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Belmont’s struggling, but it can win a tourney game


NASHVILLE, Tenn - Belmont’s chances of getting an at-large bid to the NCAA Tournament died a long time ago. If it wasn’t when the Bruins came up short in their upset bids at Duke and at Memphis, then it was when they had a stretch of three losses in four games against the likes of Marshall, Miami OH and Middle Tennessee State.

When you play in a conference like the Atlantic Sun, you can’t lose three games to teams that have no shot of getting an at-large bid and still expect the committee to call your name come Selection Sunday without your league’s auto-bid. You just can’t.

But that doesn’t mean that the Bruins are incapable of winning a game in the NCAA Tournament. It doesn’t mean that they have no shot of making it to the second weekend, something that a lot of folks had speculated was possible back in October. And while losing to Lipscomb at the Curb Center after blowing a 12 point lead in the final 12 minutes is going to sting, it certainly doesn’t alter the talent level on this team.

As the saying goes, in a rivalry game, you can throw the records out.

“I felt that the team that wanted to win, and played the hardest, won the game tonight,” Belmont head coach Rick Byrd said after the game. “Their kids deserve a great deal of credit. They made hustle plays. They got loose balls, offensive rebounds, and long rebounds. I told our team that the team that plays hard, the breaks seem to fall their way.”

“This was an upset, based on where the teams were at the time, and how they’ve played to this point, but they outplayed us and deserved to win.”

Frankly, Byrd is probably right when he calls this game an upset.

Coming in, Lipscomb was 6-9 on the season and 2-2 in conference play. They had lost five of their last six games, including a 21 point drubbing at North Florida on Wednesday, and while this was technically a road game for the Bison, it was the first time they had played a game in Nashville in exactly one month to the day.

It was also the best game that Lipscomb has played all season long. The Bison put six players in double figures, led by 17 points from Jacob Arnett, 16 points from Jordan Burgason and the best all-around performance of Justin Glenn’s career -- 14 points on 5-6 shooting, 10 boards, six assists, five blocks and four steals.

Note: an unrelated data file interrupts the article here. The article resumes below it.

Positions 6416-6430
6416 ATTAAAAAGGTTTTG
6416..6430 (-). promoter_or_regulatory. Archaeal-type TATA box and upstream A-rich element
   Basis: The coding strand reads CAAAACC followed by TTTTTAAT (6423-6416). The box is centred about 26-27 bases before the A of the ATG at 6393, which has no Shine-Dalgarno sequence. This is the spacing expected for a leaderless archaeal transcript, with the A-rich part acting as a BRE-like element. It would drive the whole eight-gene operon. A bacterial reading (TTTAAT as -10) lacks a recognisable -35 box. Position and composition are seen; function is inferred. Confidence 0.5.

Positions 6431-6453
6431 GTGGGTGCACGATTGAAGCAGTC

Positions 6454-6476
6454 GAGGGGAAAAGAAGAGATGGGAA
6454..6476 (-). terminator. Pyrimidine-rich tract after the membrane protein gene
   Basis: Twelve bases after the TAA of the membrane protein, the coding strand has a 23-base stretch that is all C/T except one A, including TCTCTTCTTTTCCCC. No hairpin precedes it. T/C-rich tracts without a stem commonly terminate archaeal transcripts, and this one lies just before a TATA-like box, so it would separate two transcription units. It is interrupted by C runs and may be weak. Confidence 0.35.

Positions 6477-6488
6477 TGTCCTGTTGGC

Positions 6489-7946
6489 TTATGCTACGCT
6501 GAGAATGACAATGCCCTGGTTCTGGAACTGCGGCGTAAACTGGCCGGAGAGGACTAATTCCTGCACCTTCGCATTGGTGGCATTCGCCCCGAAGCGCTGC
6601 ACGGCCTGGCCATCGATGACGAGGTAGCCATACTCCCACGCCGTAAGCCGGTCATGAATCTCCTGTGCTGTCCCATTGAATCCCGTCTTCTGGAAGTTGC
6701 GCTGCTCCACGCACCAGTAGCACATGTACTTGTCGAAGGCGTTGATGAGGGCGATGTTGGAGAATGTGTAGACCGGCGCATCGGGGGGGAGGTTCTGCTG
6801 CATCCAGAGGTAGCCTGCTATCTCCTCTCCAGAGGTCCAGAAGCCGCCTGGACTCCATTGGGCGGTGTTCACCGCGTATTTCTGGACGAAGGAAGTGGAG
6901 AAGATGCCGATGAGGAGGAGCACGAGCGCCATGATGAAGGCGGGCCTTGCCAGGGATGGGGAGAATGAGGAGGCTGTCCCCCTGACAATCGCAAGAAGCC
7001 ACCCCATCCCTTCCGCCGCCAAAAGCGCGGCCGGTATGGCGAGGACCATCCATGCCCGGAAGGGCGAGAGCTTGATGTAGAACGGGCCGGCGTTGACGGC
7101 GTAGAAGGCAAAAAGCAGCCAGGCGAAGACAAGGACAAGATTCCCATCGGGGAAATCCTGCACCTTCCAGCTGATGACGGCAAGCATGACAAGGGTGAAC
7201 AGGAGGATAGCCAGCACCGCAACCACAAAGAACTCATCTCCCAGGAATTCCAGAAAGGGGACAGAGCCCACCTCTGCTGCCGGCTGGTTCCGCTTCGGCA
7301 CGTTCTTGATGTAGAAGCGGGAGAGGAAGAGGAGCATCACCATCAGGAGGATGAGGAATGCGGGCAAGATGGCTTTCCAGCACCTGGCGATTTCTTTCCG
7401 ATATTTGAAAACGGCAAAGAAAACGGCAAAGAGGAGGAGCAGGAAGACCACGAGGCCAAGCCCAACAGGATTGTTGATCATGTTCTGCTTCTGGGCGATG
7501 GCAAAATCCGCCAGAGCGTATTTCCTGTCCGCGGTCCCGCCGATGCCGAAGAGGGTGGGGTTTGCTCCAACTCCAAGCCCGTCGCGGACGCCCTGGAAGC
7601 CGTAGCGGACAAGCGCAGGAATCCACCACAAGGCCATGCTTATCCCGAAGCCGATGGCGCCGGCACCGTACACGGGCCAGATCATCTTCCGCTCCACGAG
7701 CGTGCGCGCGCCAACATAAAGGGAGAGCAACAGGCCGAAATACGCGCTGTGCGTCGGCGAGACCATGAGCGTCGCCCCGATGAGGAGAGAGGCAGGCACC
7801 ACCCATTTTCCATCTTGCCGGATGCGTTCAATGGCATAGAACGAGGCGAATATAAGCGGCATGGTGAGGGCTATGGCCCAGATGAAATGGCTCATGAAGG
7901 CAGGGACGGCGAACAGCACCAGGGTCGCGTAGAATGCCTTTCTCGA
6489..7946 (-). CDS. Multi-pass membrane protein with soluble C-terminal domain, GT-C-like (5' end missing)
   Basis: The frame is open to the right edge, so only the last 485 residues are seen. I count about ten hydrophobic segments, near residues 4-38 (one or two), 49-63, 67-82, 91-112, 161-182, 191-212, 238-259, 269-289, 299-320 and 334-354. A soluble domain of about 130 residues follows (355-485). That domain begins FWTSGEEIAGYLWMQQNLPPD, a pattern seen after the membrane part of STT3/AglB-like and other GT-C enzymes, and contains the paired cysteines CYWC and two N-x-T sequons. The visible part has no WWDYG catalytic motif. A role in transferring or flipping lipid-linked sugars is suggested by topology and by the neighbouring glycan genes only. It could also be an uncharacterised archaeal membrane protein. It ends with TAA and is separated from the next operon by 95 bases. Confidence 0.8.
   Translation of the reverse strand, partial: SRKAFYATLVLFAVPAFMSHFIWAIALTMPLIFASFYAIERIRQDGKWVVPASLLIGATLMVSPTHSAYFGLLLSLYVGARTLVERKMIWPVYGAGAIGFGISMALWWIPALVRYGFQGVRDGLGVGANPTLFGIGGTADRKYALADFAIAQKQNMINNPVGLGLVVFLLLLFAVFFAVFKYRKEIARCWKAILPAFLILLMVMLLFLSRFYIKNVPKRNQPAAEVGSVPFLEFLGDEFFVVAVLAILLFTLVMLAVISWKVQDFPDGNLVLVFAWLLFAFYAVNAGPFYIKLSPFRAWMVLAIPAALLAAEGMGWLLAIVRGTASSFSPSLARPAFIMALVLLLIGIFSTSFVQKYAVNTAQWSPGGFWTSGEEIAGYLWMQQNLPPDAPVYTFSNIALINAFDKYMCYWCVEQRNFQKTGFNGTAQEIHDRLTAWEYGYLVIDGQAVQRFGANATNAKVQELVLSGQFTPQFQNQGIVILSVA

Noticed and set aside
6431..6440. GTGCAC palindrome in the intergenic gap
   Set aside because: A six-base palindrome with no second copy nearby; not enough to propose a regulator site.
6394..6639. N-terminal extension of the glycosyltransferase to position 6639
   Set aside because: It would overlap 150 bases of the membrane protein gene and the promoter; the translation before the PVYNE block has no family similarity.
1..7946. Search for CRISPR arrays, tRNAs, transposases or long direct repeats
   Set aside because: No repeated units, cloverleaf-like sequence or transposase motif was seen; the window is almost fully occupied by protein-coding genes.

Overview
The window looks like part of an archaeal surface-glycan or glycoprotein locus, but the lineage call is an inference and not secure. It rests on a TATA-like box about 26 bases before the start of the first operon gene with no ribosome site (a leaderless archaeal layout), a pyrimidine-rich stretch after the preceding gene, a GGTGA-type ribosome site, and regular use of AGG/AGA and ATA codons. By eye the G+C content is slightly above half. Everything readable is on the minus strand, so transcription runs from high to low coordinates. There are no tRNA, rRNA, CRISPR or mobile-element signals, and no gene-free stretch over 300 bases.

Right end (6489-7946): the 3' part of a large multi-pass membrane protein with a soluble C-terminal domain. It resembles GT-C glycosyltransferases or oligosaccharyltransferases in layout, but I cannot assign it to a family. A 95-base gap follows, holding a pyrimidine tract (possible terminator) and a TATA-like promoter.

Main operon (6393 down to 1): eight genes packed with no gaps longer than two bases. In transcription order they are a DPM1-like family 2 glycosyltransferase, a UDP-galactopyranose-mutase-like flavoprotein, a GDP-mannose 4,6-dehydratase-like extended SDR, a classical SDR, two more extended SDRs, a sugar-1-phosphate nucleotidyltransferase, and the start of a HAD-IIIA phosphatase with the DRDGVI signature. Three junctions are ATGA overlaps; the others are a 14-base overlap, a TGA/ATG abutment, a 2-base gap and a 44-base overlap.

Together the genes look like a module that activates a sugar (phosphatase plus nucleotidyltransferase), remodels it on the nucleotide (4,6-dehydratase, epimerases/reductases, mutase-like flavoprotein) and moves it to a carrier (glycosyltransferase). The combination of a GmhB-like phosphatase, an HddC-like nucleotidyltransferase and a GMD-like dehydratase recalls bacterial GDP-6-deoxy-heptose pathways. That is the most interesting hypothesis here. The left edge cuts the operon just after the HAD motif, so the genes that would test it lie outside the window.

It was Arnett and freshman Deonte Alexander who sparked a 28-6 Lipscomb run to close the game. Alexander, in particular, had a big finish to the game, scoring eight points in a four minute span that included a banked-in 28 footer that gave Lipscomb their first lead of the second half with 3:53 left in the game.

“He told me he called it,” Lipscomb coach Scott Sanderson said after the game, which Alexander, who gave the rowdy Belmont student section the double three-goggles as he hopped back down court, immediately confirmed: “I did.”

As well as Lipscomb played, this was a bit of a fluky loss for the Bruins. Outside of Ian Clark -- who was simply outstanding, finishing with 28 points (including seven threes), six boards and five assists -- no one on Belmont played well. Their front line of Scott Saunders and Mick Hedgepeth got out-muscled by the burly Justin Glenn, finishing with a combined 11 points and nine points. They came in averaging 19.3 ppg and 12.0 rpg combined.

“They were collapsing on them as soon as they caught it, so we had to hope to get some in and out scoring,” Byrd said. “When we’ve got Mick out there, his man would double, and we didn’t take advantage of that with him cutting to the basket like we could have.”

And while I’m sure Glenn would love for me to give all of the credit for those struggles to his play defensively, the fact of the matter is that Lipscomb’s game-plan had just as much to do with that performance as anything. Every single time that Hedgepeth and Saunders touched the ball on the block, they got double-teamed. Neither of them would get put in the same sentence as, say, Chris Webber for their ability to find open teammates out of the post, but both Hedgepeth and Saunders are certainly capable of recognizing and finding the open man.